The Freddy makeup. The decision to go with more realistic burns was an error. What made Freddy’s burns scary in the original series was that they were kind of fantastic, not all that realistic. They were creepy in the dark, they were creepy in the light, they were creepy from afar, and they were creepy up close. The makeup in 2010 Nightmare looks too similar to that of real-life burn victims and becomes unsettling in a way that the filmmakers probably didn’t intend. And unless the camera is close-up, you really can’t tell what’s going on with Freddy’s face. He looks like a strange meatball with a body. Haley also wore contact lenses, one that was milky-gray, again, like a real burn victim might have. Robert Englund (mostly) didn’t wear lenses which helped give Freddy character. You never see the glee Freddy has taunting his victims because the eyes are hollow.
The CGI wall. It didn’t work in the commercials or in the movie. The $1.98 version in the original still creeps me out. This one made me roll my eyes and shake my fist at the screen.
The plot holes. The Elm Street parents never had any evidence that Freddy hurt their children, yet they track him down and burn him alive. The thing that made Wes Craven’s original so chilling was that the justice system failed the parents, so they then took the law into their own hands. I would think that with the Tea Party out there saying that people need to take their government back, with people like O.J. Simpson getting off a murder rap, that the twenty-first century Nightmare would eat that shit up. But no, the parents take the five-year-olds’ word that Freddy the gardener had done something bad to them and then go cook the guy. Quentin was shocked at this, and so was I. It doesn’t make sense.
Then when Nancy and Quentin go to the old preschool where Freddy had done some bad stuff to them as children, it’s pretty apparent the place has been closed down for a while. They break in, see how it has been vandalized over the years, go into the basement…and find Freddy’s little home, dusty, filled with cobwebs, but still there. How do they know? Why, because of the fingerknives lying on the workshop table. Yeah, so, all the parents pull their kids out of the preschool, the gardener disappears, the place closes down, and no one cleans the fucker out? I would understand if Freddy’s secret room were still there, untouched, with the pictures of Nancy and his Dark Knight clown mask on the wall, but the living quarters? Really? Which leads me to:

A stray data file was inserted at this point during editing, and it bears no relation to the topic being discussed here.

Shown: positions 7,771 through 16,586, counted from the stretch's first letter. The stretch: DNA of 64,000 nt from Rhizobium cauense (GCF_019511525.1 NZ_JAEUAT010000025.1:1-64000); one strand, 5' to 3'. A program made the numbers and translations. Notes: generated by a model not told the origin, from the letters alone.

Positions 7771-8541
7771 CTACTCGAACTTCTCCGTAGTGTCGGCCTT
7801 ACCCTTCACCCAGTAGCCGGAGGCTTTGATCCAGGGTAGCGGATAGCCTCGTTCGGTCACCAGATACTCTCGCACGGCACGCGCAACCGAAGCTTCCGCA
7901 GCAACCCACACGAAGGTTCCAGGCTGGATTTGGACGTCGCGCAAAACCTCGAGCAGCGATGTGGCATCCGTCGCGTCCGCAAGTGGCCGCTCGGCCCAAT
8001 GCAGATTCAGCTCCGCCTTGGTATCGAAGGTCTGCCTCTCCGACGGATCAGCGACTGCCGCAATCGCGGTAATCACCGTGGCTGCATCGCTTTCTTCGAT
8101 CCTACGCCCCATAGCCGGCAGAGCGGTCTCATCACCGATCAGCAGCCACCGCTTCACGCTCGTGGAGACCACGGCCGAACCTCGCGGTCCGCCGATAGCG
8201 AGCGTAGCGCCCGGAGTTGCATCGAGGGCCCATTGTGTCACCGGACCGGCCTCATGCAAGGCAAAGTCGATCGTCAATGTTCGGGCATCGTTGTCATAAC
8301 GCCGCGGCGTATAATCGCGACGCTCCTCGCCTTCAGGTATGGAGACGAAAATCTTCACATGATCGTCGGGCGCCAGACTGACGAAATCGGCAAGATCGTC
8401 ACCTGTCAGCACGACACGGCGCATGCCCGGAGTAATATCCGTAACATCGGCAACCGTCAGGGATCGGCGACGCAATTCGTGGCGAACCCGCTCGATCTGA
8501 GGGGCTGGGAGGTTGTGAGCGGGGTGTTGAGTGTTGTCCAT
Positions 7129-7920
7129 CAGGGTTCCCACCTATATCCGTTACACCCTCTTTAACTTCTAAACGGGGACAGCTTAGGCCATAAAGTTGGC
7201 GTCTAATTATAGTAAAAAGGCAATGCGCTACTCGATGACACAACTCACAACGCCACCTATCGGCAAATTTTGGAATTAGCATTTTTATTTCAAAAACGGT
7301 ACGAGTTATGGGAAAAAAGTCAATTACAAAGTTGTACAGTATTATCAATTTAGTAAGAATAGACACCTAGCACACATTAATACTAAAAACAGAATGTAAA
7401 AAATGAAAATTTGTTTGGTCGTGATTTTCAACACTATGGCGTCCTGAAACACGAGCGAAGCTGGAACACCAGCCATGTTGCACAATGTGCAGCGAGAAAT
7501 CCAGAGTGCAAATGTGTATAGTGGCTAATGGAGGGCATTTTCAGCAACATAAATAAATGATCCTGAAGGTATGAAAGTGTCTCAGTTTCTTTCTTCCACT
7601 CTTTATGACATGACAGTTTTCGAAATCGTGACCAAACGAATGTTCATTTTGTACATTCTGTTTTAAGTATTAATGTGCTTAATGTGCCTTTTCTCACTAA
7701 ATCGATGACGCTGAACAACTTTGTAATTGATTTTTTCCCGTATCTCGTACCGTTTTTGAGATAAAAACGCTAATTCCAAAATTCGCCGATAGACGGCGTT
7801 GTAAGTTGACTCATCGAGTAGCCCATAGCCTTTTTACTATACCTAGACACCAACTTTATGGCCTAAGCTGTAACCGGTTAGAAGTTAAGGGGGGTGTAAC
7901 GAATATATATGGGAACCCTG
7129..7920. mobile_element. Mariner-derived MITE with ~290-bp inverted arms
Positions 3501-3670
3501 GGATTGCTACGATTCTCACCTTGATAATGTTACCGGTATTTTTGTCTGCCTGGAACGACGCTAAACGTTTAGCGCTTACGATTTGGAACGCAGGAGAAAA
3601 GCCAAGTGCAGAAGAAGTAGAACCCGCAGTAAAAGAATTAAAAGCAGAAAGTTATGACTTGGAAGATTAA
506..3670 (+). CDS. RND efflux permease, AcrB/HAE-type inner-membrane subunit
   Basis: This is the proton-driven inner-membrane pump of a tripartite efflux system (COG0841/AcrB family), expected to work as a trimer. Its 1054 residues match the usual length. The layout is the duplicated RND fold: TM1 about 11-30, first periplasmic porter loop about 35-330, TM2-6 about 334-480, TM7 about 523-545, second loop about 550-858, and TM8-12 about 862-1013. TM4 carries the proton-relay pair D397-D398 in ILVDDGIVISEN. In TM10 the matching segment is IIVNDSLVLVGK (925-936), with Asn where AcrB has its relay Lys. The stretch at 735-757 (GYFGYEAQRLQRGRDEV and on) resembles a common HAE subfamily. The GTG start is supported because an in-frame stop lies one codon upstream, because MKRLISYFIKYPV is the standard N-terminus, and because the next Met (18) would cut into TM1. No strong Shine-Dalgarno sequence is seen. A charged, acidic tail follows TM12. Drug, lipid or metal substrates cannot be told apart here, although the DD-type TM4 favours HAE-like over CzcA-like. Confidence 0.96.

The past. Freddy Krueger was the gardener living in the basement of the preschool. Yeah. In the early 1990s, after Adam Walsh and all those other happenings in the world, would a preschool allow a gardener to live in its basement? And if it did, would a good parent send their child there? And even if one parent did, would others? It doesn’t make sense. There is no logic, which is scarce in this movie (remember, Michael Bay’s name is attached).
So in the past, the kids go home with cuts on them and tell their parents about going into “the special cave” where, it’s hinted at, Freddy molests the kids. However, he doesn’t seem to kill any of the kids. So when Craven was making the original, they dropped the molester part and for this one, they drop the killing part. All right…when Marge Thompson tells Nancy in the original that Freddy was “a filthy child murderer,” the audience understands what filthy means. But if this Freddy isn’t a killer, why fashion the glove? Because of all the things wrong with Krueger’s mind, he isn’t stupid. So he’s going to do bad things to the kids and cut them and expect the parents to never find out?